With respect to one commentator and their wail against the Canadian Charter. In order for sec1 to come into play there would need to be a holding saying that this attempt to censor and restrict a person’s sec2 rights had both occurred and was reasonably justified.

    That is NOT the case here, and more importantly the admitted intention of the deputy chief to engage in the “relocation” of the homeless a violation of sec 7 is where I am more concerned than with UBC students who’re signing away their rights to display signage.

    The BC Civil Liberties Association has been weighing in on this topic for some time. If you actually care, I suggest rather than raving on here in a futile argument with self hating trolls like Matt Joyce, then you are best to contact them directly and prepare to engage in peaceful direct civil action.

  32. @matt joyce: There’s an interesting phenomenon that affects the way reasonably well-off people perceive the homeless. I don’t think there’s a term for it, but there should be.

    We start off with general preconceptions given to us by our peers, the media, etc. An example is that homeless people are disgusting and insane.

    So, you go off into the world, ride the subway, and when you notice a homeless person who is disgusting and insane, it gets cataloged as supporting evidence.

    Well, what happens when you see a homeless person who isn’t disgusting and insane? You probably can’t even tell they’re homeless. Maybe you could figure it out it you took some time to talk to them, or paid close attention, but it’s not the kind of thing that generally jumps out unless the person is really extreme in some way (i.e. disgusting and insane).

    So the upshot is that you don’t notice the homeless people who don’t fit your preconceptions. And there are a lot of them. See, the other thing about being homeless is that the vast majority of homeless people don’t want to be seen, they don’t want people to know they’re homeless. They go to great lengths to avoid attention and give an appearance of normalcy even though their lives are hell. You might not know about these people, because you never looked for them. They’re kind of like the real-world version of Neverwhere.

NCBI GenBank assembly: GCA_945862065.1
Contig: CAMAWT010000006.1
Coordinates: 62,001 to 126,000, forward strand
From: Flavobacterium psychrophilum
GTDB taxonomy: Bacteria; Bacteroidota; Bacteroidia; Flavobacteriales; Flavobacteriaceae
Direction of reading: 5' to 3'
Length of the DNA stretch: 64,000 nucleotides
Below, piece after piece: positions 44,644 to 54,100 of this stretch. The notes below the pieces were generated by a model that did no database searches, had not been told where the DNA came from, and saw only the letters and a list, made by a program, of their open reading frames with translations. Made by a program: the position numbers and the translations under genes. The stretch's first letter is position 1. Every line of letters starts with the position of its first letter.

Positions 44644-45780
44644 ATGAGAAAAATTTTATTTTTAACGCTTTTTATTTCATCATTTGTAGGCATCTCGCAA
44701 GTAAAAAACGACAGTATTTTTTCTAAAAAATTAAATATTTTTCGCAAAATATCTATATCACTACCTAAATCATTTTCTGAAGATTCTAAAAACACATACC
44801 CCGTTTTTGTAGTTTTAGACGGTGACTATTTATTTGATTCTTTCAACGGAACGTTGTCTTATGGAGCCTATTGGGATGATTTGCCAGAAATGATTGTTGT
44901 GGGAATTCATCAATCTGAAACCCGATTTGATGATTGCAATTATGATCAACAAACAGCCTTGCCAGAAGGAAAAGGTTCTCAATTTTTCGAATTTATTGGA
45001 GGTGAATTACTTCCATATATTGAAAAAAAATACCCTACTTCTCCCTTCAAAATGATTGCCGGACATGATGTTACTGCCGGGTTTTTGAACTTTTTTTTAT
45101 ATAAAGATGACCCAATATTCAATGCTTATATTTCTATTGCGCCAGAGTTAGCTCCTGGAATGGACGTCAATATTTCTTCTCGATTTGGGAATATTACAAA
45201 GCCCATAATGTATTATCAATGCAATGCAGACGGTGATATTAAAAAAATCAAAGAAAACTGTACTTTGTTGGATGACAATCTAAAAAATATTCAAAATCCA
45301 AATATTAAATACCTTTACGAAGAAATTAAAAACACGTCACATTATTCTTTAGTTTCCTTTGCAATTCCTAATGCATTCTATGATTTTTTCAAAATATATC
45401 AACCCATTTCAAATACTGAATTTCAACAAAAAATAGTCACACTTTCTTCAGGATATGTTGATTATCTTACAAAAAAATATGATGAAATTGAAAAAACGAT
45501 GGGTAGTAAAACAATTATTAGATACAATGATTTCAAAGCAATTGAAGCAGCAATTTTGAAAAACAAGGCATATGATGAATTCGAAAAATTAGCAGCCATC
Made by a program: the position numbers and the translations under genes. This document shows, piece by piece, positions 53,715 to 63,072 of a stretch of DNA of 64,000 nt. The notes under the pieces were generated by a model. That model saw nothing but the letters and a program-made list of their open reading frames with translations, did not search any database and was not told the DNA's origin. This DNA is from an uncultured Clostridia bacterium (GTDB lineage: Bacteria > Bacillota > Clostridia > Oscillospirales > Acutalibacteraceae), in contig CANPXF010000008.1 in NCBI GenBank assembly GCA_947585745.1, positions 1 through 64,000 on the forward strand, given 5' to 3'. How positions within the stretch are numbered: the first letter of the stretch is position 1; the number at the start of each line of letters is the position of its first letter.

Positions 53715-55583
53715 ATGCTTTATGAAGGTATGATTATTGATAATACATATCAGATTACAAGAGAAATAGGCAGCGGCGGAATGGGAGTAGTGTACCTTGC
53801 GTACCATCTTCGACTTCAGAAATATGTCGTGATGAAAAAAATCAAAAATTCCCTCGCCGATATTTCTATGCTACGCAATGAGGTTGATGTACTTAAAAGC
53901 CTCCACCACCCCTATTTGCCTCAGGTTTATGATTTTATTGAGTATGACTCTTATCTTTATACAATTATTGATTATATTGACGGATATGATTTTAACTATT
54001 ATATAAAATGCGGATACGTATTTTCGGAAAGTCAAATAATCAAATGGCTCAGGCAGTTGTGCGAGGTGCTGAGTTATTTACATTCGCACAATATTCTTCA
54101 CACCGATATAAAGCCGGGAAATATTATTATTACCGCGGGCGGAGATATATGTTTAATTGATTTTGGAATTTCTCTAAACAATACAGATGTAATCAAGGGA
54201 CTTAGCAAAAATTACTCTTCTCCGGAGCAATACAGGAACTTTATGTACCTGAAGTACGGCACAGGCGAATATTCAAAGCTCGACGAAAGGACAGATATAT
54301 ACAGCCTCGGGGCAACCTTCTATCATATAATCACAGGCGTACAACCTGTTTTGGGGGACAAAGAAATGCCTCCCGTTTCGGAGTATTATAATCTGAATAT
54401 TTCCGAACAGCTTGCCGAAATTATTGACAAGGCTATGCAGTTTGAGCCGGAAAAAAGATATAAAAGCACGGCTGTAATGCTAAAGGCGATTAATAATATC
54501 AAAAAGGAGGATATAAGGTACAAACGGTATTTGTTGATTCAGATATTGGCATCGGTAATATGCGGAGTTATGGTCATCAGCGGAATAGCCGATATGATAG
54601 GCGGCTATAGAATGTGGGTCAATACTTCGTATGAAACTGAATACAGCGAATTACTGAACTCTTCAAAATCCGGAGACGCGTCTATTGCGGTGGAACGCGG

If you were to get involved in some kind of project which brings you into personal contact with a diverse cross-section of homeless people, you’d discover a lot about the reality of homelessness. Some of it is what you expect, a lot of it isn’t. Food Not Bombs is a good opportunity for this, and has chapters in most major North American cities.

  33. Funny how Matt Joyce disses the homeless when he himself lives under a bridge.

    Note for the truly stupid: I am not actually saying MJ is homeless, nor even that he actually lives under a bridge. I am accusing him of being a troll.

    Once someone says the homeless should simply be euthanized, listening to them on any topic ever again is just foolish. Unless they’re under 16, in which case they might grow out of their massive stupidity.

    So Matt: are you under 16? Or should we all ignore you forever?

  34. ctlly,

    t’s mttr f ffcncy. N n wld rg tht w’r hrd strtchd t mt th nds f r crrntly grwng ppltns, vn n Nrth mrc. nd crtnly th qlty f lf mprvs fr ll wh dn’t d. S frm prly nlytcl stndpnt rgrdlss f th spcfcs f wh s lqdtd, thr r dfnt nd prvn gns t b hd frm lrg ppltn rdctn.

    Trgtng ths wh hv fld th tst f cptlsm ls mks grt dgr f sns. Whl n cn rg th fnr pnts f ths, th smpl fct s tht Cptlsm t t’s cr s n mplmnttn mthdlgy fr mrtcrcy. vry dfnt frm f scl Drwnsm f y wll. Ths fndng thmslvs t th bttm f ths scl hv n ffct fld th tst f mrt nsd f r cvlztn. Nw thr r bvs xcptns t ths rl, bt ffctvly gnrng th sb strs f ths fw, nd rlyng n r blf n cptlsm wld sm th mst prdnt crs f ctn.

    dn’t blv thr s n rgmnt bng md tht th hmlss r hppy n thr plght. nd tht rlly wld b th nly rgmnt lft gnst thns hr.

    S, t ths f y wh cst dbt thrgh strw mn rgmnts, d hmnm ttcks, nd frtlss ttmpts t nv bbls sy t y smply ths. ‘v prpsd vry dfnt sltn t svrl f r ky prblms n scty. Y hv nt. Hmn ntr wll nt chng n ny qck fshn, nd th rslts w rqr fr xcd wht trndng dt hs pntd t s lkly shft n th stts qt. thr sbmt bttr mthd, r cntn t nlyz th sttn. Dn’t rs bnnr f fr nd ncrtnty bcs y hv dbts. Chs drctn, nd rn wth t ntl y ht wll. Try try nd try gn ntl smthng wrks. Bt crtnly dn’t flt thrs fr prpsng vbl sltns t rl prblms smply bcs y hv sbjctv cncrns.